“I’m not sure Washington gets it yet,” NADA Chairman Mark Scarpelli says of the border-tax proposal.
"Customers would revolt,” Welch says of effects of potential import levy.
NEW YORK – Auto dealers, many of whom threw their support to fellow entrepreneur Donald Trump’s successful presidential run, are virtually united against his proposed border tax proposal.
The pushback is evident at the 2017 Automotive Forum, staged by the National Automobile Dealers Assn. and J.D. Power in conjunction with the New York International Auto Show.
The proposed legislation would levy up to 20% on imports in an effort to create jobs for Americans. But auto-retailing industry leaders say it would hike vehicle prices to the detriment of U.S. consumers.
“I’m not sure Washington gets it yet,”Chairman Mark Scarpelli says of the tax suggestion that could particularly affect vehicles made in Mexico and shipped to the U.S. Virtually all major automakers run Mexican assembly plants.
“We’re still in the early stages of tax reform; we still have a lot of work to do,” he tells the conference audience. “But this tax proposal poses a serious threat to vehicle affordability.”
President Peter Welch notes enacted legislation for a border tax is far from inevitable. “It’s just a blueprint of an idea.”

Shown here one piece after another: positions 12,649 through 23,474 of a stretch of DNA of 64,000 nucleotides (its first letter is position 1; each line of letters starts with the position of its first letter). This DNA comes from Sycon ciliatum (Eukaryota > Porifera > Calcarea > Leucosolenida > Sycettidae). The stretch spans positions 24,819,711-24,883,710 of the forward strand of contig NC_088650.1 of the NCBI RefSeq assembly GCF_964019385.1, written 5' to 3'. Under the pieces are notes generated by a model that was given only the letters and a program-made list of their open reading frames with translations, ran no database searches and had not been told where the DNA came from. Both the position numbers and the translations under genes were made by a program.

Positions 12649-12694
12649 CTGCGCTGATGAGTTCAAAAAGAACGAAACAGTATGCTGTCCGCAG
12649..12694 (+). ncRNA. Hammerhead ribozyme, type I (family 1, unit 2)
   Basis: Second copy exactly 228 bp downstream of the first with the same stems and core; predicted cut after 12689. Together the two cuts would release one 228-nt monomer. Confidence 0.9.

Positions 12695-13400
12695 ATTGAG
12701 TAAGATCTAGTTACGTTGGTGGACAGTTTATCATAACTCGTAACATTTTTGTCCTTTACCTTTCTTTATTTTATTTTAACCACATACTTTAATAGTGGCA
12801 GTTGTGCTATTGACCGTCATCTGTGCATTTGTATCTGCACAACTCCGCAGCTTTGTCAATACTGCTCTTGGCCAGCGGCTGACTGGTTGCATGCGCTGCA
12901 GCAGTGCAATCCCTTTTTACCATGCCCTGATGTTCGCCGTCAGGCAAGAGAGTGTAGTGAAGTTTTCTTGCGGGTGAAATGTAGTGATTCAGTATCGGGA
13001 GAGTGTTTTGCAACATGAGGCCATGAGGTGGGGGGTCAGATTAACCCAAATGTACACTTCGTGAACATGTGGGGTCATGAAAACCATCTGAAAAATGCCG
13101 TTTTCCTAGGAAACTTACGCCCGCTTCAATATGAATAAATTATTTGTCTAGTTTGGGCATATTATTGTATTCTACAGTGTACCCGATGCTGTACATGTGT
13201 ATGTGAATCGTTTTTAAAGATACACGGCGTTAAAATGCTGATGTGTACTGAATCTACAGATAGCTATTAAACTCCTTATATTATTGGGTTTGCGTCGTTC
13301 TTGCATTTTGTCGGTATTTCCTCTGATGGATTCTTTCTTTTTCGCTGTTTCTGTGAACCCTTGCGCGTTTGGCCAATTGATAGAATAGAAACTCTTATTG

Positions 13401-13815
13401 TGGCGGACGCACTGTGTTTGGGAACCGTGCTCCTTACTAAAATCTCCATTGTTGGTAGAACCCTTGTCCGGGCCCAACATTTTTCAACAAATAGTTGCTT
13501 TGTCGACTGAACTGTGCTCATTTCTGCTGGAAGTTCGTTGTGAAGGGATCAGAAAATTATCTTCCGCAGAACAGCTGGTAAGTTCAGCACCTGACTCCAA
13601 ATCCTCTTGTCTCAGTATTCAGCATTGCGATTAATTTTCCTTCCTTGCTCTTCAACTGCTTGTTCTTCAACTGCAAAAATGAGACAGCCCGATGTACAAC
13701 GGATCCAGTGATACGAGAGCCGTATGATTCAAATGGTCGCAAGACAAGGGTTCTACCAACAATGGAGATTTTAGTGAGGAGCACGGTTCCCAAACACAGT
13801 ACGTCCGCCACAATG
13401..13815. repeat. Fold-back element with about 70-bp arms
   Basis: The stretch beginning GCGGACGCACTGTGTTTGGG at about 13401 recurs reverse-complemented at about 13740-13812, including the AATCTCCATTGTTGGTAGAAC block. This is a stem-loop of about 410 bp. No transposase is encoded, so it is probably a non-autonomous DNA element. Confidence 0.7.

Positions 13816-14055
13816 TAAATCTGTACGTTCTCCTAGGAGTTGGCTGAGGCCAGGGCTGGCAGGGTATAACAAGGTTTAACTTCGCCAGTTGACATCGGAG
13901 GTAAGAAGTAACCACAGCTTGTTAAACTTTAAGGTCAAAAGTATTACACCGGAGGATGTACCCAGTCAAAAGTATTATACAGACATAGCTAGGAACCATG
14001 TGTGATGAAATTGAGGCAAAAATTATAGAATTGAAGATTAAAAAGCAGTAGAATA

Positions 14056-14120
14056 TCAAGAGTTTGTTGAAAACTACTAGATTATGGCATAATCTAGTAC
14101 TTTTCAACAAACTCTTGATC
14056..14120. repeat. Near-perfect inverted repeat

He adds, “The president has stated his preference for tariffs and more jobs in the U.S., and it seems like every day there’s another press release put out about adding new jobs here.
“But the auto industry truly is a global business,” Welch says, noting the logistical difficulties of relocating auto and auto-supply production from one country to another. “It’s just not going to happen.”
He describes dealers as the proverbial canaries in a coal mine who are the first to sense a problem.
“They know their customers and their desire for an array of vehicle choices at affordable prices,” Welch says. “If the net result (of a border tax) increases prices by as much as $1,700, which is one figure I’ve seen, it would create an economic calamity like we’ve never seen before. And customers would revolt.”
Welch speaks at a panel discussion on government affairs. Fellow panelist John Bozzella, president and CEO of trade group Global Automakers, says a border tariff would indirectly impose a levy on American consumers.
“We support tax reform, but raising taxes to lower taxes, and affecting what dealers sell, continue to be a concern,” he says.